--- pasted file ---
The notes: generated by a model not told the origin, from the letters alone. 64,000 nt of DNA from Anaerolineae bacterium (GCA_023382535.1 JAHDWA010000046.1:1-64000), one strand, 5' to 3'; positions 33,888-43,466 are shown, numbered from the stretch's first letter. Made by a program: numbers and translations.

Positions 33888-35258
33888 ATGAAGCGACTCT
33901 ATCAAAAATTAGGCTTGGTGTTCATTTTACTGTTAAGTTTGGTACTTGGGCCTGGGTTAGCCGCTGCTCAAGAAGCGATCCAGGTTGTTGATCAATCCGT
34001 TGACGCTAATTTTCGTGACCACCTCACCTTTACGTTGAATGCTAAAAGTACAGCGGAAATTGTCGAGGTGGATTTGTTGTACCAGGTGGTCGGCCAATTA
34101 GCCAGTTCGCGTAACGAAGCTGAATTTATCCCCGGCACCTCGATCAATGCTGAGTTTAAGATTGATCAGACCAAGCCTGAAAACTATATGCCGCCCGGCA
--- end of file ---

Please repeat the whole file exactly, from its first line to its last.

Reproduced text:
The notes: generated by a model not told the origin, from the letters alone. 64,000 nt of DNA from Anaerolineae bacterium (GCA_023382535.1 JAHDWA010000046.1:1-64000), one strand, 5' to 3'; positions 33,888-43,466 are shown, numbered from the stretch's first letter. Made by a program: numbers and translations.

Positions 33888-35258
33888 ATGAAGCGACTCT
33901 ATCAAAAATTAGGCTTGGTGTTCATTTTACTGTTAAGTTTGGTACTTGGGCCTGGGTTAGCCGCTGCTCAAGAAGCGATCCAGGTTGTTGATCAATCCGT
34001 TGACGCTAATTTTCGTGACCACCTCACCTTTACGTTGAATGCTAAAAGTACAGCGGAAATTGTCGAGGTGGATTTGTTGTACCAGGTGGTCGGCCAATTA
34101 GCCAGTTCGCGTAACGAAGCTGAATTTATCCCCGGCACCTCGATCAATGCTGAGTTTAAGATTGATCAGACCAAGCCTGAAAACTATATGCCGCCCGGCA